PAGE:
Children on Batanta Island, Indonesia. Photo by the author

Children on Batanta Island, Indonesia. Photo by SE

There’s a difference between experiencing the world as a tourist and a traveler.

In my work with organizations like The Nature Conservancy and Ashoka, I’ve had occasion to do both and to notice the differences.

As a traveler, you become part of the landscape, access the culture in a way that changes your own perspective on the world, and if you can’t quite become native to the place, you at least get to know real people and have deeper experiences.

As a tourist, you are more an observer and your experiences are from outside rather than within. It feels more superficial and distant, like you are collecting experience rather than living it, if that makes sense.

A donor trip to Indonesia in February 2005 was more of a tourist experience than other trips I’d taken where I stayed with locals and worked with colleagues and partners on strategy over longer periods of time.

Not to say that traveling as a tourist isn’t valid. Sometimes you can observe things more clearly as an outsider rather than as an insider living in a place. During this particular donor trip, I wrote a poem about a visit to a small island in the Raja Ampat region of far eastern part of the country.

The poem appeared in OCHO #24, which was edited by Collin Kelly and included poets who were active on Twitter (you can find me there @greenskeptic).

Writing about poetry and technology in The Best American Poetry Blog, poet Julie Bloemeke, writes, “In ‘Village, Batanta Island,’ Scott Edward Anderson creates a world where children interact because they can see themselves in a digital camera.”

I’m not sure how often tourists visited that island or how frequently its children interacted with the likes of us. The exchange we had was genuine and fun, but like the picture I took in the moment (see above), there was definitely a fence between us, both real and imaginary.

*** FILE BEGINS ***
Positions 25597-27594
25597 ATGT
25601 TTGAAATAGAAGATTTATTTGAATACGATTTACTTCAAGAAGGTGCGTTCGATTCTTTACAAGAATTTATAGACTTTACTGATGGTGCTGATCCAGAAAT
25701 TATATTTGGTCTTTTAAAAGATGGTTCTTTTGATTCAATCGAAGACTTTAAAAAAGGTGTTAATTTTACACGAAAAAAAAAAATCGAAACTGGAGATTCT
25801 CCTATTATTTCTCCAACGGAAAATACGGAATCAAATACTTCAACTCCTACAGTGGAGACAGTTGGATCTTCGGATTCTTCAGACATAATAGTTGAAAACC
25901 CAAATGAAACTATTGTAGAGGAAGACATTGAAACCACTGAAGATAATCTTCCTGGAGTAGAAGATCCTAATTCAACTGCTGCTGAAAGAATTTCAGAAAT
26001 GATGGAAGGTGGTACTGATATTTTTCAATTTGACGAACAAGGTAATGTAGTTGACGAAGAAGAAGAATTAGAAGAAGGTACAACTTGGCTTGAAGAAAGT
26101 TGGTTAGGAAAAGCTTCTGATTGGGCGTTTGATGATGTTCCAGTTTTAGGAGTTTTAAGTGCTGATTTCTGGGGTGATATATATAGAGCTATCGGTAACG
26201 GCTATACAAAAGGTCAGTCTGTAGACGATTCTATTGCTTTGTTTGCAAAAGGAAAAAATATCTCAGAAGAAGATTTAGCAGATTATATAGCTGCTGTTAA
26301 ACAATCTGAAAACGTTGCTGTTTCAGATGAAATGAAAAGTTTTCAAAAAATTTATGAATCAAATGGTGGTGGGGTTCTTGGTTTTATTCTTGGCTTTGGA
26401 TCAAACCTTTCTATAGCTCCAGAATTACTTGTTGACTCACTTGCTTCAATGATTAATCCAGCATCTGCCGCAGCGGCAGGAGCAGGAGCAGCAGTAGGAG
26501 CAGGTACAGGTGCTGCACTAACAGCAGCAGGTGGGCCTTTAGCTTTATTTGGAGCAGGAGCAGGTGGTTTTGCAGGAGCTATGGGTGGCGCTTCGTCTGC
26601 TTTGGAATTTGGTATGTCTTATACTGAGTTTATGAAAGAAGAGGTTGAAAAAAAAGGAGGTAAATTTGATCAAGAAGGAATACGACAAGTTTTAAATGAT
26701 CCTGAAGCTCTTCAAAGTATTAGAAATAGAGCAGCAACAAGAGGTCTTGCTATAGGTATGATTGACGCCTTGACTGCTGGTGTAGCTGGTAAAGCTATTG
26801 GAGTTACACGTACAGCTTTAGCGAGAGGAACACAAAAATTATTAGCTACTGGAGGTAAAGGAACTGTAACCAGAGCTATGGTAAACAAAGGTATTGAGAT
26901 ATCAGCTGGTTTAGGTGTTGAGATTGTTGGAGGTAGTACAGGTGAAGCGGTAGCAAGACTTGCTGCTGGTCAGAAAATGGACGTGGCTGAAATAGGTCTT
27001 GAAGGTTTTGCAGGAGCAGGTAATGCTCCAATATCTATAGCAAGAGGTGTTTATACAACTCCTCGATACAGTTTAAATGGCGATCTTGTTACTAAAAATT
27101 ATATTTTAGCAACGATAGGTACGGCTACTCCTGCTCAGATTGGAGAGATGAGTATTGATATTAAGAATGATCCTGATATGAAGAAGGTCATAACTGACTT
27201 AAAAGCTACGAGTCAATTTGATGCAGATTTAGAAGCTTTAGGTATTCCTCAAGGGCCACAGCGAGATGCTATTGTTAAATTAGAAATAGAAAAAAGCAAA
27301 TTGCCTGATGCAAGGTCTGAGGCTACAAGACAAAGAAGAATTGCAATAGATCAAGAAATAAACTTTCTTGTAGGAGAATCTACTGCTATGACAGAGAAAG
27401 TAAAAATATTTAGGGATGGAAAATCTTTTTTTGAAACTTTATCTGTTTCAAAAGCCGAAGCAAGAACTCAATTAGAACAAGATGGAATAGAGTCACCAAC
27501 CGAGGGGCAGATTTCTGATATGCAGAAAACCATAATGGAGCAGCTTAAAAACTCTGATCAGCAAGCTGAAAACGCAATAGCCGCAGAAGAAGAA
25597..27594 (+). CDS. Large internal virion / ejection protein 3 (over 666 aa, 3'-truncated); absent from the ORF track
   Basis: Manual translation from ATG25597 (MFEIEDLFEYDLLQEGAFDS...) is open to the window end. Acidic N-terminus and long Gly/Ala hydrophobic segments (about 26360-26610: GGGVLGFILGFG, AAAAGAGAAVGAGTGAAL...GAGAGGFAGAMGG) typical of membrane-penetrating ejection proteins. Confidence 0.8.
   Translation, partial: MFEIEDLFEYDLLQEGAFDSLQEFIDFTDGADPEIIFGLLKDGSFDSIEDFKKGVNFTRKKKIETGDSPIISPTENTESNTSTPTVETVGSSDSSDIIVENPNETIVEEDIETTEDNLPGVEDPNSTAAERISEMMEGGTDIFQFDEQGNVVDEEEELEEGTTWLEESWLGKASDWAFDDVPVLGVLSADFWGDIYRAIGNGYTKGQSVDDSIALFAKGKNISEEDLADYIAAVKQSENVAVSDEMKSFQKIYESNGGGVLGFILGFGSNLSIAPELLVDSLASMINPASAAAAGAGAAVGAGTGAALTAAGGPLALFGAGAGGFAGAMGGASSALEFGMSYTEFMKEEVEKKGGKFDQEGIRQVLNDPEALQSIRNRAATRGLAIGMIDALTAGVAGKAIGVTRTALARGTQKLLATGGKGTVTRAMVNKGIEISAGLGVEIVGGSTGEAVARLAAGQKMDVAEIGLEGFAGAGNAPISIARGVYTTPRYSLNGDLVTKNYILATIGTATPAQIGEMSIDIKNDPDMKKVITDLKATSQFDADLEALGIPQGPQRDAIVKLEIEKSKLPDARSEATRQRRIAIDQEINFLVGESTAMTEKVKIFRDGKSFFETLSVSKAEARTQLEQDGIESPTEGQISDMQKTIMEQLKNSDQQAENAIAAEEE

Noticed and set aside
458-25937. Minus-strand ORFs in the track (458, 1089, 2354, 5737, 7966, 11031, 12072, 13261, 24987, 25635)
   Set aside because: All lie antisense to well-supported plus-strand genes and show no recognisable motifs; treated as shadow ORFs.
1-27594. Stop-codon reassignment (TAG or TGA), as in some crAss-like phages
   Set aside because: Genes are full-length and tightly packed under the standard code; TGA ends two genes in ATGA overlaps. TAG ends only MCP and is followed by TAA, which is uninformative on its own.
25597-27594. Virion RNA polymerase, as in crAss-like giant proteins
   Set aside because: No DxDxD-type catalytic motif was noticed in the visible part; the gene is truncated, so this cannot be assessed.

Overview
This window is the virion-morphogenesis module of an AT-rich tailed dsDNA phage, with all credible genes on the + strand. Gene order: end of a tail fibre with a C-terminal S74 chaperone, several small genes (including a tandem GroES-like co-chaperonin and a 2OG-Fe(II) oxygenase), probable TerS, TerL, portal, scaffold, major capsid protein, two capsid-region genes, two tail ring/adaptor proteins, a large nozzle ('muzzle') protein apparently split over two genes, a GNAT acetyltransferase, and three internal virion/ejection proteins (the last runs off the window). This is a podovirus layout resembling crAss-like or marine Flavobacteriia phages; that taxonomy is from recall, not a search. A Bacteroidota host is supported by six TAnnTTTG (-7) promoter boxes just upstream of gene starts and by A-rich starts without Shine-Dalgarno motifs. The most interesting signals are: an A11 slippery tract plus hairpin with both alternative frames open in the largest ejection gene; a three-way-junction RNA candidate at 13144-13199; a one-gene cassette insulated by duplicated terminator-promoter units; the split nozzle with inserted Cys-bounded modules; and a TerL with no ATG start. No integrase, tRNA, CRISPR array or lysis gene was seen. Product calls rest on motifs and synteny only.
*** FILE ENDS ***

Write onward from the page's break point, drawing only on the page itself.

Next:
Here is my poem, “Village, Batanta Island”:

To the young girl staring at me,

in a village on the island

of Batanta, I have an amusing,

open face; my big eyes,

skin paler than her experience.

I catch her looking at me.

She turns, giggles, whispers

to her friend. Funny gringo

in Ex Officio.

About twenty, twenty-five kids,

crowd around us; all under the age

of ten, most under five.

They pose for pictures

with our digital cameras.

Their scrubbed faces and hand-washed

clothes make neat subjects.

They giggle at the pictures

captured on the viewing screens;

tuck in a stray hair or shirt,

teasing each other.

A long, driftwood fence

lines each side of the one path

through the village. Whitewashed

church, houses with careful,

ornate carvings on the facades.

Neat rows of houses with neat

rows of cassava planted out back,

mango trees and papaya; sand

as white as those houses.

The villagers eat fresh-caught fish

from the sea behind their houses.

One of the men says they must now

go further out each day to find a good catch.

How many people can such a village

support before reaching its limit?

One of my companions,

a businessman from Jakarta,

quickly answers, “One thousand.”

–One thousand. What happens then?

He does not answer; I too am silenced.

Now he turns to the children,

speaks in bahasa Indonesian,

steadies to take another picture.

Ten yards away,

by a thatch-roofed house,

stands another girl,

not more than sixteen,

laundry tub at her hip:

already she is pregnant.

–Scott Edward Anderson, OCHO #24